Perhaps she's been on the threshold but never ventured in. In which case, who deposited the honey? She produced the work over the years but did she ever really know how the process of poetry-making worked?
The unconscious is a spooky place; so dark, yet a torch (flashlight) shines Chinese yellow, implying that the speaker has looked in on these appalling objects. Asininity is stupidity. This dark place brings a sense of trepidation.
The speaker feels 'owned'. Perhaps the cellar is the speaker's self (Plath suggesting she has a dark place full of things that own her). Her past. Repeated fears, repeated acts, mistakes...This...This...
They have no judgement value in life, they do not know her, these things. The bees are clinging on—her future—unknown. They're slow to feed from the syrup tin. Yet, her past and her work do own her, and she them. Like the beekeeper, like any parent with offspring, they need to be possessed, are possessed.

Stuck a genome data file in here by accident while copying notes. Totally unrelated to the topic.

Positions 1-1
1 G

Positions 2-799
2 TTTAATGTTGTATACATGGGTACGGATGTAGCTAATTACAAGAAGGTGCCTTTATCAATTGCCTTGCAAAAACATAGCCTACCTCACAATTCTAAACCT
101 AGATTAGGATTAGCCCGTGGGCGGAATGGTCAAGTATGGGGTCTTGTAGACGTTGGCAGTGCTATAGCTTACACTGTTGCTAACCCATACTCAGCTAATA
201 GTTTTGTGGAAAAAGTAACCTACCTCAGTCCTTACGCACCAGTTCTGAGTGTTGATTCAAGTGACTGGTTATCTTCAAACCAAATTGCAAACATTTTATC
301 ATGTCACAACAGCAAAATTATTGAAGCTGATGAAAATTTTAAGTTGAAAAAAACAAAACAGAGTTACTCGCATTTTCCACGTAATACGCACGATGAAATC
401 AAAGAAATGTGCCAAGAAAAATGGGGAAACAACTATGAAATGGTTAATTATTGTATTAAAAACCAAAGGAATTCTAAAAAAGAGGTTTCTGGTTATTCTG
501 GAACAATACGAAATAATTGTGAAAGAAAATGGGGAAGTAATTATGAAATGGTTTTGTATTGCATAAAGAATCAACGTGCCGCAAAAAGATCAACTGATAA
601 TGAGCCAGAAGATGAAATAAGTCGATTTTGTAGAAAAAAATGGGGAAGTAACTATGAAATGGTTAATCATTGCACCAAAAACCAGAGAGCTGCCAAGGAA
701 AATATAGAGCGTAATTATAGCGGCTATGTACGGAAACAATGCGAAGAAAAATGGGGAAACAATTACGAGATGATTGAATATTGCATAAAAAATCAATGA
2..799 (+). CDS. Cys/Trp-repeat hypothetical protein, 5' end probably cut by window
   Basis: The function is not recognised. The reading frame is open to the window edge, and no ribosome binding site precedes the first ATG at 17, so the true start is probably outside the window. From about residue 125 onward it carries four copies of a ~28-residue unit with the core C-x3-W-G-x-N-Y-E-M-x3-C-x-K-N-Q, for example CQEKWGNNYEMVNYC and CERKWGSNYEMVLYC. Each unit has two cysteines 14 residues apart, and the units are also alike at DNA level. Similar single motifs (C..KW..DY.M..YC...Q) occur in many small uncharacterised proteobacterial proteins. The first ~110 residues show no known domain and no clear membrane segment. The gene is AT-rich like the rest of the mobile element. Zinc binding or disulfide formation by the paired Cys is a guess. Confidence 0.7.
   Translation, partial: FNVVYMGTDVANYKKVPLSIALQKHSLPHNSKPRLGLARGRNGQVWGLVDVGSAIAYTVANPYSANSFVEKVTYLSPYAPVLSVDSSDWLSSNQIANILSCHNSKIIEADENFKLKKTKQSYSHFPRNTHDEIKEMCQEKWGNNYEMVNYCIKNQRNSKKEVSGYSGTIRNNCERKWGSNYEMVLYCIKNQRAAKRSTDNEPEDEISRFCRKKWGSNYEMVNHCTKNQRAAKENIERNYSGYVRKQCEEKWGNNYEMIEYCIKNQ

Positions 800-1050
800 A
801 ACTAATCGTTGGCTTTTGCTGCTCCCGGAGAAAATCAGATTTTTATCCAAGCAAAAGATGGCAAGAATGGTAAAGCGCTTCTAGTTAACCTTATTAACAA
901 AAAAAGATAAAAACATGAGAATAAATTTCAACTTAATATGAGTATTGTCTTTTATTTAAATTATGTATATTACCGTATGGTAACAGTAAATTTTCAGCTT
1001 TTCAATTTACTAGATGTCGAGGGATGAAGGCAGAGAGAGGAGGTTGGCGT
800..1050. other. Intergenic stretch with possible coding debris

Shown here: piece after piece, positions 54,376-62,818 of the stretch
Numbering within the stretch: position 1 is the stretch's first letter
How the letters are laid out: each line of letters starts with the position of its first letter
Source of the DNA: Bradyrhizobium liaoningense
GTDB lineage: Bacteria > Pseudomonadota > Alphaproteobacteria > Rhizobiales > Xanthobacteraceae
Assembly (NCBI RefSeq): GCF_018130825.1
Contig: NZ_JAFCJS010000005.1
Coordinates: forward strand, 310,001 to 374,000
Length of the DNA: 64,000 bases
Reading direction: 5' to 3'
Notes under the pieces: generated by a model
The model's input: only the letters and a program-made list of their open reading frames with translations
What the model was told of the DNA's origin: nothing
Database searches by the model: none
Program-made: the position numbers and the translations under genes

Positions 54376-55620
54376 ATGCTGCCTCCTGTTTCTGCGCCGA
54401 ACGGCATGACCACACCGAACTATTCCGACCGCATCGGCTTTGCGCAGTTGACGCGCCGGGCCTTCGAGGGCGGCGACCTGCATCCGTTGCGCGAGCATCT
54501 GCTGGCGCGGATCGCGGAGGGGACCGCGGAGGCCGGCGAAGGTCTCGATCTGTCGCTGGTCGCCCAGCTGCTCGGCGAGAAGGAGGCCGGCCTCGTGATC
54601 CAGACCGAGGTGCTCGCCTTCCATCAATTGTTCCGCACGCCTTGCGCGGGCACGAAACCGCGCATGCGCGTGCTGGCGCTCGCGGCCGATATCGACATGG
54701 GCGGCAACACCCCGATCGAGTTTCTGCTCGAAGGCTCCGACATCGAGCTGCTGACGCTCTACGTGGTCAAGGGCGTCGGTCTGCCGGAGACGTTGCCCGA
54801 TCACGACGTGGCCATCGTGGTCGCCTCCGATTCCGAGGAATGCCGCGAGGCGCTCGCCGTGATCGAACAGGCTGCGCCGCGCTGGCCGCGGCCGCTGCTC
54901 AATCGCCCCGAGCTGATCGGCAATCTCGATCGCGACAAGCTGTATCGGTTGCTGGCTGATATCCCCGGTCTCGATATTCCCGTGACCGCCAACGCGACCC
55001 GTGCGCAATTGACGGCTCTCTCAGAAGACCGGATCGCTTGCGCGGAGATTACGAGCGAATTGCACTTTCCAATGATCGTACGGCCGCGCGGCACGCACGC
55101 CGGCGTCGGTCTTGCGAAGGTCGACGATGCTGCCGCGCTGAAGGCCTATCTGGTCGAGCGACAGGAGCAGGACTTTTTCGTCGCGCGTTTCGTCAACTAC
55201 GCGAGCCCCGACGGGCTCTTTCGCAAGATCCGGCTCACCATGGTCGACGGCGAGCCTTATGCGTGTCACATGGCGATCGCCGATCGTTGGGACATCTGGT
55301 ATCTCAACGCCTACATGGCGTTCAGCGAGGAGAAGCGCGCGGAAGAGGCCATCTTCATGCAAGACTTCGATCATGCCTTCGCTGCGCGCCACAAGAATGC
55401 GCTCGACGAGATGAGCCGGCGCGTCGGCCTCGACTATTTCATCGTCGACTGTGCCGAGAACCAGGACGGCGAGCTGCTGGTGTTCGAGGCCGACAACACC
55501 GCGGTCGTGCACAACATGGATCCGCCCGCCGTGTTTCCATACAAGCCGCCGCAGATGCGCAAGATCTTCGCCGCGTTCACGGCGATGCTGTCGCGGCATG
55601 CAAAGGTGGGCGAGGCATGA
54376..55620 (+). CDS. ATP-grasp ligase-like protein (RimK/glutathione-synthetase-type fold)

Tate & Lyle is a British sugar manufacturer and it is this commercial sugar that the bees are fed on. It is white. Like snow in cold winter.
Seventh, Eighth, Ninth Stanzas
Contrast the black ball of bees as they mass and the white snow. This is stark. Black mind? Is the daughter's dark side contrasting with her German DNA? Meissen is a world famous German porcelain.
Dead bees are cleared from the hive by undertaker bees. Male bees. Is this tongue in cheek narrative? Only female bees are left, plus the queen. The men have gone. Women have power. Figuratively, the men are now useless, they've expired.
The men are crude, it is the women who survive the winter. Undertaker bees do exist, they remove dead or dying bees and know exactly what their job is. They're specialists.
The woman knits, minds the cradle. She is a bulb, a physical thing, destined to grow. This must be an image of the poet, Plath herself, content, creative, latent.
Questions of survival, for the hive and the gladiolas. Mind and spiritual food, but of what taste? Spring is imminent, rouses the bees.